A great many people, both inside and outside the Church, will find much or nearly everything Cardinal Burke says in this lecture to be offensive in one way or another. However, he does an excellent job of laying out the Church’s traditional and dogmatic position on marriage in light of the main issues facing this position today. I believe it is worth listening to in its entirety. This (assumed) fact — that of traditional Catholic teaching and that many Catholics’ would take offense at its plain spoken expression — says volumes about the state of the Church today. I predict that the next council of the Church will be on marriage.

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Our Lady of Revelation: Novena lectures on Fatima, Vatican II, John’s Apocalypse, and the End Times

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I find this series of lectures to be both fascinating and profound. In total it’s about fourteen or fifteen hours long. That’s a lot, but it’s worth taking the time. I believe I know the priest’s name, but I will not post it for it has been asked that people not post post his name. I can say I believe he is a “traditionalist” priest of the FSSP, and thus presents what to many listeners might be a very “conservative” — though I prefer orthodox — perspective. He strikes me as a man of deep faith.

I grew up in an end-times obsessed “Christian” semi-fundamentalist Protestant subculture. I read a number of the popular books on the topic in the 1970’s. Eventually I became disinterested and moved on. Now, as a Catholic, I have a different perspective, and I find myself interested again. And this time, largely by way of my growing interest in our Lady’s appearances in Fatima, and in her message, I am drawn to again to the great plan of God and the salvation of the Church as the centerpiece of creation history.

Other than having read many time the typical end-times biblical prophecies, almost all of the content of these lectures is new to me. I cannot say one way or the other that this priest is truly on target, but I find myself compelled to dig deeper. I will say one could find a lot of doom and gloom in these lectures, but I think there is ultimately a lot of hope. Christ is Lord. God is sovereign. The end is known. Have faith.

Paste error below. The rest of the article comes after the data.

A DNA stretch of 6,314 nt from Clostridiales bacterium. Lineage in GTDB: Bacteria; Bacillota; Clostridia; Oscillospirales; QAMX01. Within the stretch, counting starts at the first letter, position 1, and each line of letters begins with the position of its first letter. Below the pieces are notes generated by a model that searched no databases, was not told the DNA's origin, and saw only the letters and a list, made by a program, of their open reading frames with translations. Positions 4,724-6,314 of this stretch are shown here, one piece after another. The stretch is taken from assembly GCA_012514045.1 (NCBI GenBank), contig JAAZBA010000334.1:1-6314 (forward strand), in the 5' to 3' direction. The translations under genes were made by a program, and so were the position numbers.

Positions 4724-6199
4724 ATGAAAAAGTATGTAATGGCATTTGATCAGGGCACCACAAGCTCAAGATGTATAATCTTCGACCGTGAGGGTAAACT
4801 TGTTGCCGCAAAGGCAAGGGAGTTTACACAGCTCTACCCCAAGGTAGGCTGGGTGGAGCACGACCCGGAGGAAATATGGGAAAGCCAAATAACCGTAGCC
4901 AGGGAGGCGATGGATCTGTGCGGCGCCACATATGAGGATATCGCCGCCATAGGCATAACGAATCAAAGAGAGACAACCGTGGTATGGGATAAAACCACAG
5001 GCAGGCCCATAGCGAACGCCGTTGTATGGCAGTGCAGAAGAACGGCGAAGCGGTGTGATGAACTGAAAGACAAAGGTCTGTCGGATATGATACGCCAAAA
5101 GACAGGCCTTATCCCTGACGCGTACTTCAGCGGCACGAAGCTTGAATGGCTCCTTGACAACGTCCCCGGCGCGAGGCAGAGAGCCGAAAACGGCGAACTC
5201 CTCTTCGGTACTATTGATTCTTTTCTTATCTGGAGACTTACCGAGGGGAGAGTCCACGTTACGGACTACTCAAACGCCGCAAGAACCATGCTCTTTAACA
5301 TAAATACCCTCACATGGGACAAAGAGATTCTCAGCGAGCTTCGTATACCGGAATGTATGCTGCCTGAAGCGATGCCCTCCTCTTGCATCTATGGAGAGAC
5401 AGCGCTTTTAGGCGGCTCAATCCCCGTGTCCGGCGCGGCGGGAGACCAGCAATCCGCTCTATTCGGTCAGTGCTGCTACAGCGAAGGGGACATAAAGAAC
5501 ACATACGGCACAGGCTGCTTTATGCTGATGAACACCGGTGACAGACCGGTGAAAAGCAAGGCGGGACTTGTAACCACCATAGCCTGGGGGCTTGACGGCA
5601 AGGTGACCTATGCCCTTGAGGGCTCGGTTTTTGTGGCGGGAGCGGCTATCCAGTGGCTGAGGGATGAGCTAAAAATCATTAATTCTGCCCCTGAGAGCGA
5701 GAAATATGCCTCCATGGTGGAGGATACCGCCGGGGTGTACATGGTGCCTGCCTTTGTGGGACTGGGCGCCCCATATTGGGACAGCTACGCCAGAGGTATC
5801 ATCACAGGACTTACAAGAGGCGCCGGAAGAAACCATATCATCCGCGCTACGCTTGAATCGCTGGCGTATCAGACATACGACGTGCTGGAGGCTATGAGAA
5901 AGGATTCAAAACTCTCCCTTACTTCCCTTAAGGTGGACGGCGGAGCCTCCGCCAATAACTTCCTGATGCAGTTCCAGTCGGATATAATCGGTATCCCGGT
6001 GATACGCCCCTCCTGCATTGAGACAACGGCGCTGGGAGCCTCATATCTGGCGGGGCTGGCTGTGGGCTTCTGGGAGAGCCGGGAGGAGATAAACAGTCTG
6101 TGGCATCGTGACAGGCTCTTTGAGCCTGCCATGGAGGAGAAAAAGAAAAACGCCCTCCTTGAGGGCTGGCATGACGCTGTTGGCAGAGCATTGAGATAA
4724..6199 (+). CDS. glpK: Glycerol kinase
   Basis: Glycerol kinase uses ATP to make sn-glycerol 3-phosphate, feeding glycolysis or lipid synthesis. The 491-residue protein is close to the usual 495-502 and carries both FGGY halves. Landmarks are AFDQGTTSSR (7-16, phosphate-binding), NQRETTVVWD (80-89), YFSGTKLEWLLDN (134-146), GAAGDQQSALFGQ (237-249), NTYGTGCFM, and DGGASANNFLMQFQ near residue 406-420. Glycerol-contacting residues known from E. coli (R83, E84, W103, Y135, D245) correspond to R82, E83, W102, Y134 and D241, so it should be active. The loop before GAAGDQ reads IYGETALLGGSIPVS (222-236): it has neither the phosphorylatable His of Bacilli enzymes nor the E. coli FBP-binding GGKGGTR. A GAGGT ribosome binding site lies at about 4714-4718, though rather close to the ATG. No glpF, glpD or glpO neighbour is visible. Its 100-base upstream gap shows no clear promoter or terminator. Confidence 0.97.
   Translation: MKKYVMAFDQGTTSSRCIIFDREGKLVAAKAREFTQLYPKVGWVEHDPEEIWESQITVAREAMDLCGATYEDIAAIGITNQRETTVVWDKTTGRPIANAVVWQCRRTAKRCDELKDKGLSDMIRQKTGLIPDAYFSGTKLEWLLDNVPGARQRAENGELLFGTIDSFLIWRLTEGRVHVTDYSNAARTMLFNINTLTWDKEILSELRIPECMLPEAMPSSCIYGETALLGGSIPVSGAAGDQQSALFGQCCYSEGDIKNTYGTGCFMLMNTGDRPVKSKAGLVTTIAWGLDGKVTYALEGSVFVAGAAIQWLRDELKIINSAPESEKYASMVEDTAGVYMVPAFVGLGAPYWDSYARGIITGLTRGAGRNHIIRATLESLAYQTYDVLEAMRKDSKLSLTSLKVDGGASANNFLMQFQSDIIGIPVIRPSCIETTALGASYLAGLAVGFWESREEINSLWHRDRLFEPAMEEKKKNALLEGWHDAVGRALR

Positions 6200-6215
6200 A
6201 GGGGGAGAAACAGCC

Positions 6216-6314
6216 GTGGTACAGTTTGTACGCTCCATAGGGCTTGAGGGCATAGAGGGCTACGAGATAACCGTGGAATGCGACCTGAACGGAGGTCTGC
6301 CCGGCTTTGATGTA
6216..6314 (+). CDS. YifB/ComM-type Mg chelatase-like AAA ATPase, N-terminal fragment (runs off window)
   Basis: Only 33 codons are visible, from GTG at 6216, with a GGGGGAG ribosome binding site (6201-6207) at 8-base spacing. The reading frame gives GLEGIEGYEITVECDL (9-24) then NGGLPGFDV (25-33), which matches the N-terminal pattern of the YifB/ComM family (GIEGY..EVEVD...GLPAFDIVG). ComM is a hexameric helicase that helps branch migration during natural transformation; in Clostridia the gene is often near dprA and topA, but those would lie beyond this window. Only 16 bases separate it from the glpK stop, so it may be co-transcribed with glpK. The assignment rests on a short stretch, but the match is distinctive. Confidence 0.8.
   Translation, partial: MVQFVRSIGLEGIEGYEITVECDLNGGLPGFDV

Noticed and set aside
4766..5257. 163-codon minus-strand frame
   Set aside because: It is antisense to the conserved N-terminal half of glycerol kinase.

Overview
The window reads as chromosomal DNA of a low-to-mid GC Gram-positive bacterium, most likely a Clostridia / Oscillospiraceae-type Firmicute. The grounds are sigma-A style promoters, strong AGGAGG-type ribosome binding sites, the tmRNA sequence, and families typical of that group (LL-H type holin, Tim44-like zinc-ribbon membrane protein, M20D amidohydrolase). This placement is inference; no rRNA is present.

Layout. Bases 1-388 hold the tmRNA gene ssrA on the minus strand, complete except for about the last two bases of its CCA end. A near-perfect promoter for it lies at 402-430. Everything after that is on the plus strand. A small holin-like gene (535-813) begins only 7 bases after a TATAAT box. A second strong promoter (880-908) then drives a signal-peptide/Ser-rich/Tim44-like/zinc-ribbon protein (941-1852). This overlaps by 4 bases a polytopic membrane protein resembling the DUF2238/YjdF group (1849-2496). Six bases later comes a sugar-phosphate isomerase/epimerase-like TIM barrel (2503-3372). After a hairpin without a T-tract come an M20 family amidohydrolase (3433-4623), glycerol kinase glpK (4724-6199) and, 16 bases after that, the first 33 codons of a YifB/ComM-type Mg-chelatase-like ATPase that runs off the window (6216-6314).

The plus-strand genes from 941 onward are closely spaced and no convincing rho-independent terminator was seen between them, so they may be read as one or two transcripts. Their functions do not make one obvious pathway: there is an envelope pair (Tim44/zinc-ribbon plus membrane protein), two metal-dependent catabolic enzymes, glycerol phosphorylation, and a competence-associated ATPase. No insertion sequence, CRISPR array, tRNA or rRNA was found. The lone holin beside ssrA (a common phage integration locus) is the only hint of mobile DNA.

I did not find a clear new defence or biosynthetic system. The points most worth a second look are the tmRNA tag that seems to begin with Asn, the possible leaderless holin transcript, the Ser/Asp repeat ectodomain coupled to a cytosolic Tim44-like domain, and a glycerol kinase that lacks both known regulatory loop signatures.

[I have gathered together and posted these videos from Sensus Fidelium. I thought there may be value is presenting them as a unit. The priest’s voice is often quiet, headphones help.]

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Two Forms of the Same Roman Rite — A Recent Experience

I have had two very different, but very good Mass experiences recently. On Saturday I watched the nearly 2.5 hours long broadcast on EWTN of the Solemn Pontifical Mass in honor of the 10th anniversary of Summorum Pontificum at the Basilica of the National Shrine of the Immaculate Conception in Washington D.C. This Mass was in the Extraordinary Form (Usus Antiquior, Traditional Latin Mass, old Mass, etc.), and it was stunning, truly stunning.

Then, on Sunday evening, because of our crazy weekend schedule, my family ended up attending a 7:30 PM Mass at our local Newman Center, which we have not attended before (we’ve been to the Sunday morning Mass years ago). This Mass, as you might guess, was in the Ordinary Form (Novus Ordo, new Mass, etc.), and it was also wonderful.

If you have been following this blog you know I have become increasingly interested in the old Mass. It seems more and more clear to me that the new Mass (and especially the many abuses of the new Mass) has been a kind of tragedy for the Church. I am not alone, however I tend to take a less strident, trenchant, vehement, or angry stance towards Vatican II or the Novus Ordo than do many traditionalists. I have concerns, but I do not label myself a traditionalist. Still, I think the traditionalists largely have it right. Therefore, you might find it curious that I would find the Mass Sunday evening to have been a joy. Here’s why:

  1. The church was packed. Lot’s of youth (mostly college students as you would expect), but also the elderly, families, etc.
  2. Everyone was singing loud. (Yes, the music was contemporary, a bit praise and worshipy, but it was very good) Everyone recited the creed loudly too. A lot of enthusiasm in the church that evening.
  3. The homily was good, not great, but it was very encouraging. I could tell the students in the row in front of us were paying attention. And it was a call to give one’s life to Christ and pursue the divine life.
  4. After Mass everyone was gathering outside, lot’s of energy, lots of chatting and fellowshiping. There was a buzz in the air. There is LIFE in this parish.
  5. BUT also… this church has chairs and no kneelers, and little room between rows to allow people to kneel even if they wanted to. So many, especially the boomers and elderly, do not kneel at all but remain standing. However, all the youth kneeled in reverence. My family did too (we are used to that coming from our own parish). A few others did as well. This told me that the youth are seeking reverence. Some of them will eventually discover the TLM, but they are also bringing reverence into the NO. I found this encouraging.